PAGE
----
How to Buy Stocks – A Complete Beginner's Guide
Pick a stock much like a car. When you buy a car, you can not just go with the first right color – you need to know it. You want to check under the hood, or at least kick the tires. If you do not know the car, you bring your brother or your dad or who does it. Most importantly, you spend time. If you do not know the mileage or exhaust sound, you pass it on, waiting for a better deal. When you choose the stock is no different.
The first thing you need before you buy a company stock is the stock trading account. To do this, you need a proxy. If it is your first time, I recommend using a discount broker. This type of broker will process your buy and sell orders, as well as some others. Where do you find stock brokers? Try your bank. There may be other less expensive options, but your bank is a place you feel comfortable and you know how it works. There may be, if you have an account, they can help you easily start the stock trading account at low cost. I use online banking to trade stocks.
For your first purchase, you want to buy what you know. Take a look at the 3 companies that you like – the company you bought the thing or the person that knows. Pick up a newspaper and write down these four things:
- Price – If the stock is $ 500 One piece you might want to skip this one now.
- – This is the percentage of the value of each share paid by the Company to its shareholders each year. Some stocks do not pay dividends, but make up for more growth (if the company does not pay its shareholders, it can spend that money to make the company more valuable).
– This is how much the stock value has increased last year, which is pretty good that the company will try to beat this year.
– This is just the price of the stock divided by how much the company makes in the current financial year. Price / earnings (PE) This figure may be misleading because the current stage of the fiscal year, but the essentially low price / earnings ratio means how much the company's stock is important to the company is doing.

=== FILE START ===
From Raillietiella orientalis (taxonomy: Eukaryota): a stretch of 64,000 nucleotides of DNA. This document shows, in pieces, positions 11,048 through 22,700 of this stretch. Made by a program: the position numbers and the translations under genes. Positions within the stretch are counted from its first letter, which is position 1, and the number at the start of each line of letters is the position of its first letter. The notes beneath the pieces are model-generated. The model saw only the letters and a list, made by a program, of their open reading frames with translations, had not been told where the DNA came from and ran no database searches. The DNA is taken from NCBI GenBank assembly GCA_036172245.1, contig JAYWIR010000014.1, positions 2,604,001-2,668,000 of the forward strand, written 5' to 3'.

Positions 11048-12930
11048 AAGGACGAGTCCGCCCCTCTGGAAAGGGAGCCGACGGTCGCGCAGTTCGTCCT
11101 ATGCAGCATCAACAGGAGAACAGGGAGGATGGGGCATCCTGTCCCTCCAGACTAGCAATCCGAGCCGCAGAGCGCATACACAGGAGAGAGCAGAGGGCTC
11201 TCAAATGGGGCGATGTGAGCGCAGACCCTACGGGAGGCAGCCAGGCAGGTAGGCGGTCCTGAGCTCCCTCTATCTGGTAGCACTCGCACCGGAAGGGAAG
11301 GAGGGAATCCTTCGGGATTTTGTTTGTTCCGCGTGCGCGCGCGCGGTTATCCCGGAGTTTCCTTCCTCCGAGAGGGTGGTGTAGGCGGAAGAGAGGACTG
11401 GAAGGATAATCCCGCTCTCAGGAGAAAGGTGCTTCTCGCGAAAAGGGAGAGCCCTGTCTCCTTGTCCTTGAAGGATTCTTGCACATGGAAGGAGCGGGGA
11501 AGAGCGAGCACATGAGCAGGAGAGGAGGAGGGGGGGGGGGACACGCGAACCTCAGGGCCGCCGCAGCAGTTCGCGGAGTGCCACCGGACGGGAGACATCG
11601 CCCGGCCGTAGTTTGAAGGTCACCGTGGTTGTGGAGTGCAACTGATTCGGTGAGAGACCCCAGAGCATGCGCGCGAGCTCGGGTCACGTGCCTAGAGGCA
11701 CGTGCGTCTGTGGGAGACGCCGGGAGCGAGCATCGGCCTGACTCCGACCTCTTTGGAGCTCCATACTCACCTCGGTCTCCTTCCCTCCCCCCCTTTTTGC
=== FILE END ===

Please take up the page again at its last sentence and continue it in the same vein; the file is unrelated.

This or the stock is undervalued and can now be routed through the roof any day. If the ratio is high, it means that the company has many expected growth, but the actual profit is very small. This was common during the "Internet bubble" when the company had great prospects but had not made any money.
Once you have these, it's time to look at some charts. Go to the company's Web site and click Investor Relations. Download everything, look at their share price and dividend payments in the past year, 3 years and 5 years. Read the newspaper. Not the front desk, behind the boring bit about money. Most of these articles are easy to read, and reading them for a few weeks will give you a good idea of what is happening in a high-finance world.
Selecting stocks is not just about companies. It's about knowing the world will affect the company. Now is the time to decide on your goal to do a buy case. First, write the investment you want. Do you want to build more than 10 years of capital, or do you want to double the amount of money in a year, but have lost half of the risk? If you are the former, then you are a growth investor. Otherwise you are a value investor. You may be in between, but since this is the first purchase, it will be a good exercise to pick stocks based on a rigorous investment philosophy.